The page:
iMac Pro still doesn't give the one thing pros want

Apple's WWDC's keynote was filled with unusual stuff. Contrary to previous practices, Apple announced new devices at WWDC this year. Not only that, it revealed an unexpected iMac Pro. And to top it all off, it is making it available in an unprecedented Space Gray color. That, however, comes at a very high-price of $4,999. That's a price not many professionals will be able to afford or even be willing to pay, especially for a Pro computing device that still doesn't give what they've been begging Apple for: flexibility.

The iMac Pro is a beast, no doubt about that. It eclipses even the Mac Pro which is nominally Apple's top of the line desktop. The specs definitely scream "pro", with an 18-core Intel Xeon processor you'd normally only see in servers or heavy-duty workstations. It makes use of ECC-type memory, a more resilient form of memory. It also utilizes AMD's new premium Radeon Vega graphics that boasts of 16 GB of video RAM.

But while Apple did seem to have gone overboard with the specs, the professionals for whom the iMac Pro was made seem to be on the fence about it after the initial shock has worn off. Because while the all-in-one computer may offer a lot of power, it still lacks the kind of flexibility that professional workers seem to always be in need of: the flexibility to upgrade their computers.

Buying a Mac has always been an all or nothing deal. You get what you pay for and nothing more. If someday you decide you need more than that, or if you finally have the budget to get more than that, you're out of luck. You'll need to buy the exact model with the specifications you want.

That has always been true for the MacBooks naturally as well as the Mac Pro. The iMacs, however, have user upgradeable memory, so it's ironic that its Pro version wouldn't. The iMac Pro might support up to a whopping 128 GB of ECC memory, but the price does start with only 32 GB. If you buy that configuration, you're forever stuck with it until you buy a different model. That is also true for storage, though some have found ways, unofficial of course, to get around that.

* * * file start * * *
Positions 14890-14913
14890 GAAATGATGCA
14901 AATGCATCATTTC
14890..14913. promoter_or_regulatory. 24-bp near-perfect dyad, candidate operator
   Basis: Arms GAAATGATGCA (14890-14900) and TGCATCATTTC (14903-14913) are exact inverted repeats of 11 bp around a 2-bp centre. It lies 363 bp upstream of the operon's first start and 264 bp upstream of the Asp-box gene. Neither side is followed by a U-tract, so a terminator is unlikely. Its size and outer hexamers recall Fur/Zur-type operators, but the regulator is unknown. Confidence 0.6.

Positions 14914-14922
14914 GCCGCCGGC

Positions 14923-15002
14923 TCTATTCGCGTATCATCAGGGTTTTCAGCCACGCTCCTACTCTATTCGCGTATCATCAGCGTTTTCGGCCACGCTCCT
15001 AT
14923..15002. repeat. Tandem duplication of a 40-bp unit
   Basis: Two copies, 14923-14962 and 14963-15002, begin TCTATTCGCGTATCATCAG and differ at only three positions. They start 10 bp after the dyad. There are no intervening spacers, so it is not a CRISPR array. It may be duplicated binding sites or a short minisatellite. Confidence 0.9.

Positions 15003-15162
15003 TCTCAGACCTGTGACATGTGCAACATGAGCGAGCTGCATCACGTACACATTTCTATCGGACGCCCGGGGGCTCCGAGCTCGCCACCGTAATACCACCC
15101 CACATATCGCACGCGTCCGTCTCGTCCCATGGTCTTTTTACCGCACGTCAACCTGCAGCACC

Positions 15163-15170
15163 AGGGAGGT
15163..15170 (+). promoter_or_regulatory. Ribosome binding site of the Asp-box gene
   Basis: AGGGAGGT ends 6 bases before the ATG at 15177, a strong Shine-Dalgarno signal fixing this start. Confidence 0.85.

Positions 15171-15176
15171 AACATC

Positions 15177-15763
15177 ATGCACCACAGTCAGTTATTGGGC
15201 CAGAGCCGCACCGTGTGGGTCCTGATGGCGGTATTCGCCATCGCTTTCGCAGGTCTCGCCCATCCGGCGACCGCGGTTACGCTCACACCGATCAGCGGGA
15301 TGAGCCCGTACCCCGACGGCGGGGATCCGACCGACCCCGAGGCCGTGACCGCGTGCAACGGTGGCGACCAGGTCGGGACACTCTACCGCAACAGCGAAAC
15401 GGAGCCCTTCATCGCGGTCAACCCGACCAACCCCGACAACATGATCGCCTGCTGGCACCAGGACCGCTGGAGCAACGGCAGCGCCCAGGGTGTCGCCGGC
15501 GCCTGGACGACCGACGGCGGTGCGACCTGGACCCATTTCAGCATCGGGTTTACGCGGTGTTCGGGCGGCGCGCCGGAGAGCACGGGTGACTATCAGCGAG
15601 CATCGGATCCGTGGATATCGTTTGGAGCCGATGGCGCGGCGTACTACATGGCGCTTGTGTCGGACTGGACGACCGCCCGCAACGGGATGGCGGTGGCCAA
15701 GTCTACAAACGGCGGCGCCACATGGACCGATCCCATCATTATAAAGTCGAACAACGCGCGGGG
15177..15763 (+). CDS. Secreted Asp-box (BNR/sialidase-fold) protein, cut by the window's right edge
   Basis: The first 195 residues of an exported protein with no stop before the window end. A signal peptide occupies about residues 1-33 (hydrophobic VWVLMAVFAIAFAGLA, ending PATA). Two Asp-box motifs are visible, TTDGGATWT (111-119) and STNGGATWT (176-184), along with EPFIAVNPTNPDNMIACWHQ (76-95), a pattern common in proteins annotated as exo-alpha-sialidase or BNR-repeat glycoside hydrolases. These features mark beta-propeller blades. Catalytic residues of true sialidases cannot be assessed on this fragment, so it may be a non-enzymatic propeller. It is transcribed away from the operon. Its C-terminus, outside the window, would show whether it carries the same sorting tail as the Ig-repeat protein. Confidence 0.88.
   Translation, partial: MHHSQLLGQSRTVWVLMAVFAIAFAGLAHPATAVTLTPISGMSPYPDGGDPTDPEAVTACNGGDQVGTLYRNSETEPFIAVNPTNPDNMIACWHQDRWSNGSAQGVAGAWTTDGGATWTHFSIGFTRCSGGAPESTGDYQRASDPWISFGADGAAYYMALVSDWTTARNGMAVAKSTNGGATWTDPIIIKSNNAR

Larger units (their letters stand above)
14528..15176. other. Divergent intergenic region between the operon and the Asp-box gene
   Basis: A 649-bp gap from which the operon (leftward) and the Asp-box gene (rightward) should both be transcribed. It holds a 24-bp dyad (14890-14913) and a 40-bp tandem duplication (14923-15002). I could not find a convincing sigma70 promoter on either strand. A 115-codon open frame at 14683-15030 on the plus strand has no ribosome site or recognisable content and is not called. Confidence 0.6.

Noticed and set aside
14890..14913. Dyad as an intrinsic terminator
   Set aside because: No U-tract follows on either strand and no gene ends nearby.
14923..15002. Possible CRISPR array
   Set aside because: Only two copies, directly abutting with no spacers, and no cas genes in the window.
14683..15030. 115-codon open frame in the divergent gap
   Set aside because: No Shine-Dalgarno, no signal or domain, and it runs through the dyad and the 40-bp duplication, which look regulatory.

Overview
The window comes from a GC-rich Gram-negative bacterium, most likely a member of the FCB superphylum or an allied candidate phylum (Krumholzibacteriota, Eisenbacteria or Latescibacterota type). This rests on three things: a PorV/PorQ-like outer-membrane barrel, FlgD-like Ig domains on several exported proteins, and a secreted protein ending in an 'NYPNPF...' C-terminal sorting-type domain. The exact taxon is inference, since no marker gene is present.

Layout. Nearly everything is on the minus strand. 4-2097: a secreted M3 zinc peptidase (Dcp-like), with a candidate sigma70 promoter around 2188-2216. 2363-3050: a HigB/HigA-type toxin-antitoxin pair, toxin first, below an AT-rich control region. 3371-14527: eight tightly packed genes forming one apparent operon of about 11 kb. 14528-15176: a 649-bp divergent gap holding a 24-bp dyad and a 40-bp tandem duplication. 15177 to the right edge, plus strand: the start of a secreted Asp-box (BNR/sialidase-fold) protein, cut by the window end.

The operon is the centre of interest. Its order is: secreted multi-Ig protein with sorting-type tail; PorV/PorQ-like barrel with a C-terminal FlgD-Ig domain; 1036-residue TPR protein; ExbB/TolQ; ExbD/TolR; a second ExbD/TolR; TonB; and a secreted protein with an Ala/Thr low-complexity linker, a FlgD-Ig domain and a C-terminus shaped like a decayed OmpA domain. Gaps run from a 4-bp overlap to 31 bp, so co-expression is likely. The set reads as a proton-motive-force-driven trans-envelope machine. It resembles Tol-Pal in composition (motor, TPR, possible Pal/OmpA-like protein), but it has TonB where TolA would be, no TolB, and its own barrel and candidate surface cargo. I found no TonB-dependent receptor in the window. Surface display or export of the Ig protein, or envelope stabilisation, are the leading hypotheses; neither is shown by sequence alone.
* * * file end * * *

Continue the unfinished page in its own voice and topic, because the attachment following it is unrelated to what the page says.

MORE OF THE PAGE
Apple does make one concession, somewhat. It has announced support for external graphics amplifiers, those hulking boxes that can give MacBooks capabilities they can only dream of. How that will fit in with the iMac Pro and its relatively new Radeon Vega, or whether it will be needed at all, is something we'll have to review for ourselves. It's a workaround at best and doesn't really address the very closed nature of Apple's computers.

Professionals, or even consumers, rarely buy computers with full knowledge of the capabilities they'll need down the road. They could simply go broke aiming for the highest, only to find out later on that it was overkill. And even if they could have predicted what they really needed, technology moves at a much faster pace than we can keep up with. And if you're working in a field even remotely related to computers and technology, you need to be able to keep up.

The beauty of PCs is in its diversity, allowing users to spend on what they need now, with the assurance that they can always upgrade to something they need in the future. But it also a fragmented mess that is completely antithetical to Apple's tight control over both its hardware and its software. So while Apple is offering its most powerful Mac ever, it is also asking buyers to make their most expensive gamble ever.